Edit these directives so they look like this -

SecAuditEngine RelevantOnly
SecAuditLogRelevantStatus "^(?:5|4\d[^4])"
SecAuditLogType Concurrent
SecAuditLogParts ABCDEFGHZ
SecAuditLogStorageDir /path/to/apache/logs/data/
SecAuditLog /path/to/apache/logs/audit.log

STEP 4: Test local concurrent logging
Once this is configured, you should restart Apache, send a few requests that will trigger a ModSecurity rule and then check the SecAuditLog file for the new, concurrent data. The format should look something similar to this -

192.168.2.101 192.168.2.11 - - [15/Jul/2005:11:56:52 +0100] "POST /form.php HTTP/1.1" 403
3 "http://192.168.2.101:8080/form.php" "Mozilla/5.0 (Windows; U; Windows NT 5.1; en-US; rv:1.7.8) 
Gecko/20050511 Firefox/1.0.4" G3yTd38AAAEAAAM7BLwAAAAA "-" /20050715/20050715-1156/20050715-
115652-G3yTd38AAAEAAAM7BLwAAAAA 0 1031 md5:dc910f6d647d47b32ae6e47326f0ca42

The bolded section of the log entry is the location of the individual audit log file under the SecAuditLogStorageDir location. If you then looked at the following location - /path/to/apache/logs/data/20050715/20050715-1156/20050715-
115652-G3yTd38AAAEAAAM7BLwAAAAA - you would find the entire audit log record. Once you have confirmed that Concurrent logging is working correctly in local mode, the next step is to setup the modsec-auditlog-collector script with the correct information.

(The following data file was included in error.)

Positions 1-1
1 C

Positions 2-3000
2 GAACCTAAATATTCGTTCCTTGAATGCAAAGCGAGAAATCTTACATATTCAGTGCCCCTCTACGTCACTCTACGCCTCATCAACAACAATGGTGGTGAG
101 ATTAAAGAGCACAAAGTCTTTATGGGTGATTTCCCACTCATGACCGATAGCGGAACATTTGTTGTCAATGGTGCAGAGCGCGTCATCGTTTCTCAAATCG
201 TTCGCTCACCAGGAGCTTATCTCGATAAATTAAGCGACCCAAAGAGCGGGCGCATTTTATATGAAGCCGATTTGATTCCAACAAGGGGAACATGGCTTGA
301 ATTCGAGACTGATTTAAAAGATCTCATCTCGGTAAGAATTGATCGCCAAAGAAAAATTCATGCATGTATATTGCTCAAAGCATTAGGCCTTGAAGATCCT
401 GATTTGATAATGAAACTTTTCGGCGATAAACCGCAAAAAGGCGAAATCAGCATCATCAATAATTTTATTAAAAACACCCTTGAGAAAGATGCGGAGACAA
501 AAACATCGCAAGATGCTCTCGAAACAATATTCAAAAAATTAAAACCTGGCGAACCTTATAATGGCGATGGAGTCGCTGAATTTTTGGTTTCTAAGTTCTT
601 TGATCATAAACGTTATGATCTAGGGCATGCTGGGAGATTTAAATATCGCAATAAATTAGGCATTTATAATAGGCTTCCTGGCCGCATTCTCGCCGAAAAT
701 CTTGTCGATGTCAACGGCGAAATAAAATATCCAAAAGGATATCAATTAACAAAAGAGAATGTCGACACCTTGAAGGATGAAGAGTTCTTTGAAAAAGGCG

STEP 5: Update the modsec-auditlog-collector.pl script
You can download the modsec-auditlog-collector.pl code from within the web interface of the ModSecurity Console. Once you are logged in, click on the "About" link and then use "this Perl script" link. Once you download the script, you should upload it to your ModSecurity host and place it in the /path/to/apache/bin/ directory. You then need to do the following:

1) Chmod the script to make sure that it is executable by Root.
2) Verify that the path to Perl is correct in the script.
3) Edit the following lines within the script -

my $CONSOLE_URI = "/rpc/auditLogReceiver";
my $CONSOLE_HOST = "192.168.1.100";
my $CONSOLE_PORT = "8886";
my $CONSOLE_USERNAME = "alpha1";
my $CONSOLE_PASSWORD = "sensor1";

It is important that you specify the correct IP address for your ModSecurity Console host and that you also specify the correct Sensor Username and Password that you created within the ModSecurity Console. If any of this information is not correct, the modsec-auditlog-collector.pl script will not successfully tranfer the audit log files. After updating the modsec-auditlog-collector.pl script, the next step is to update one of the ModSecurity audit directives again.

STEP 6: Update the SecAuditLog Directive
Edit the ModSecurity configuration file once again and edit the SecAuditLog directive like this -

SecAuditLog "|/path/to/apache/bin/modsec-auditlog-collector.pl \
/path/to/apache/logs/data/ /path/to/apache/logs/audit.log"

What this is doing is using the "|" piped log feature to send the audit log data directly to the modsec-auditlog-collector.pl script. It also has two arguments, the first one being the path to the directory location specified by SecAuditLogStorageDir and the original SecAuditLog file that holds the audit log meta-data. Once you have updated this this directive, you should then restart Apache.

STEP 7: Testing Remote Logging